SW: That’s refreshing to hear. Let’s wrap this interview up by returning to theme of COFES 2018 and the transition from human-centric to human-assisted design. What role do you see the emerging technologies associated with the current generation playing? 

BH: The transition underway is from humans doing everything and being helped by a computer, to human-assisted, where the computer is our right hand, so to speak, and can do things and generate ideas for us where we are making decisions based on information that is presented to us based on queries.

SW: That’s a huge leap. Please continue.

BH: Yes. It is a major leap, and we are just at the very beginning of what will be a very long path. And so what we are trying to do now is to have this conversation up front about where we want to go so that the people who are helping us get to where we want to go can start thinking about it in ways that are constructive. We are in that exploration stage.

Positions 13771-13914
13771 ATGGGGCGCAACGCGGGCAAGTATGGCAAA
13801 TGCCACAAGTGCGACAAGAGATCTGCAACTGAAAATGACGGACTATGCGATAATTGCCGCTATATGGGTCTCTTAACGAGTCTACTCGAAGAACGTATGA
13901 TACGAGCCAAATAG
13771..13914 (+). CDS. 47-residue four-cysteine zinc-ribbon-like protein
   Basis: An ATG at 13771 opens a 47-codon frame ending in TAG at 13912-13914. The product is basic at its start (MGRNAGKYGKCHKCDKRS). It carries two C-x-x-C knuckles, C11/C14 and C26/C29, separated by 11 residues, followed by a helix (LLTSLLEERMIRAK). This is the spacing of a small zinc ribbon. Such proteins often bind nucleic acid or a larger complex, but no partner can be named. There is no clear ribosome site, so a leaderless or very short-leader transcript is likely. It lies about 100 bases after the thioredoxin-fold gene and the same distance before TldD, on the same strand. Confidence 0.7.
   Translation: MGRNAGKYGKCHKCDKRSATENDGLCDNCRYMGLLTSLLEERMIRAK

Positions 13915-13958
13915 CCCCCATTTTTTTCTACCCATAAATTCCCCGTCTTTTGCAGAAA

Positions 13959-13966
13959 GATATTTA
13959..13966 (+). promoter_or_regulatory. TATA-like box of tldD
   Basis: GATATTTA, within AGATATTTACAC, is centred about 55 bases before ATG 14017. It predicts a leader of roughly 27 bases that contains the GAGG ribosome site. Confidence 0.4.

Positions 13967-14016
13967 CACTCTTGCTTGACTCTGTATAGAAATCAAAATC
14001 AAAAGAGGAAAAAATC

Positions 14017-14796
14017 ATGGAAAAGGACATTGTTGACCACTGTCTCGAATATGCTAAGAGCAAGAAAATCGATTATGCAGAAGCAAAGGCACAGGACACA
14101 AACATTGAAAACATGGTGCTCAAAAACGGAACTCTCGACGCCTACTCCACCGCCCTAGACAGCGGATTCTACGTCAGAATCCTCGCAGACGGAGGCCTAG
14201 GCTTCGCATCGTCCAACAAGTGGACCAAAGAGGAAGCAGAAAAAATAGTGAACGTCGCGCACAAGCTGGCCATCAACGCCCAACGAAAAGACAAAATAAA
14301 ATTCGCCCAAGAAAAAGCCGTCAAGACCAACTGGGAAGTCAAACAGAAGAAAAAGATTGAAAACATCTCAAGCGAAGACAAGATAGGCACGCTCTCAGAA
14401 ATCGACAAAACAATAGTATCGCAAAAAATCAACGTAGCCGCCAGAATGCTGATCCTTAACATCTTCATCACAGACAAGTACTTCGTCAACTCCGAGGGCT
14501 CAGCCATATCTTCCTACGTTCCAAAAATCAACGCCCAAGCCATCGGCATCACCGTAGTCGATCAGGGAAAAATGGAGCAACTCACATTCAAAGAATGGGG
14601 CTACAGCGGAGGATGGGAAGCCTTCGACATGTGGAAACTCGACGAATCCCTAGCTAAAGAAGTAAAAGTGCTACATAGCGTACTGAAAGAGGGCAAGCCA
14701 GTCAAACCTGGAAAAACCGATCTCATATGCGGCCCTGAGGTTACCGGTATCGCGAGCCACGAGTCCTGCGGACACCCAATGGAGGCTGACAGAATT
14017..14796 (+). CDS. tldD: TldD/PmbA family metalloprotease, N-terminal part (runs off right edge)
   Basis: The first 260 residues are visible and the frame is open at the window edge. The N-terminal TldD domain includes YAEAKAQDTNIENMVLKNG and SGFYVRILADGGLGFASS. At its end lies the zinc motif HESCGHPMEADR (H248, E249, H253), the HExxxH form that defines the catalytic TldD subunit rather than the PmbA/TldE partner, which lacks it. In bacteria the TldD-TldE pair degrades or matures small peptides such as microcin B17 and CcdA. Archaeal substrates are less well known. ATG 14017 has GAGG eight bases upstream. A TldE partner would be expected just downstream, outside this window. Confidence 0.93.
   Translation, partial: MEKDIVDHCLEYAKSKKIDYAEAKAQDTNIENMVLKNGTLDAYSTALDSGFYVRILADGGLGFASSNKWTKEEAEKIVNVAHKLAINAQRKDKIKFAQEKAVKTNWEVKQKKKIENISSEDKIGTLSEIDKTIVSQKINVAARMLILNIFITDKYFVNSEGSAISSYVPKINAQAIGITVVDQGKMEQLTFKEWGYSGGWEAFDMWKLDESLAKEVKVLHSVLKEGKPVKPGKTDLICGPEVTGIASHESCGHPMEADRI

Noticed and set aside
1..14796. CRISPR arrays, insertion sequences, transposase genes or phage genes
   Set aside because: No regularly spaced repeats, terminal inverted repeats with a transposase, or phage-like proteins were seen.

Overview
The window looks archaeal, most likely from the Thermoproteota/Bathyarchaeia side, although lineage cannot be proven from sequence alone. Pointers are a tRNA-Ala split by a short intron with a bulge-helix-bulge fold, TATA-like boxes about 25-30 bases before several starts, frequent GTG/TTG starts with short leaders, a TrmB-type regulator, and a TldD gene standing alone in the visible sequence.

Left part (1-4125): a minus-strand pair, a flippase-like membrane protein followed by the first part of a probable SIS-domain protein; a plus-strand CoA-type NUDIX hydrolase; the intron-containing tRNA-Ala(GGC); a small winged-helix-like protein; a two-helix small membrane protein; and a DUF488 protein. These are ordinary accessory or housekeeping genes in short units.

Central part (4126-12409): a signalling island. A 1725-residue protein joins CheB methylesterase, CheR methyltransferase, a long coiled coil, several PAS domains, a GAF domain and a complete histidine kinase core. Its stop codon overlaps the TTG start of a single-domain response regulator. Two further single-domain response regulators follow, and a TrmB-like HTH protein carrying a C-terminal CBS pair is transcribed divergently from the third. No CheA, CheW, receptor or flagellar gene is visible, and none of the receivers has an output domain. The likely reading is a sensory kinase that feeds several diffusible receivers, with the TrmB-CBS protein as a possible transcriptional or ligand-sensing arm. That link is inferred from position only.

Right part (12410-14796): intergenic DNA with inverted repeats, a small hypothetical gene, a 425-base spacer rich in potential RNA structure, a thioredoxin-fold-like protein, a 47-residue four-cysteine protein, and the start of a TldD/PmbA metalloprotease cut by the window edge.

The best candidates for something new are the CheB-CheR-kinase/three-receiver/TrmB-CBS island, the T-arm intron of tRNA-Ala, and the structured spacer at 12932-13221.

Now, any time we go through these major transitions there is huge difference between what is possible, what is practical, and what is pervasive. We are dangling with what is possible at COFES. Some people at the leading edge are using portions of this in a way that is practical; particularly if we are talking about specific, isolated things like external facades on a building or the structure for a chair or a crash structure, if you will. In the beginning we were using computer-aided drafting to do building perimeters and cores. This took a dozen or two years before it was pervasive. Think about it as a generation.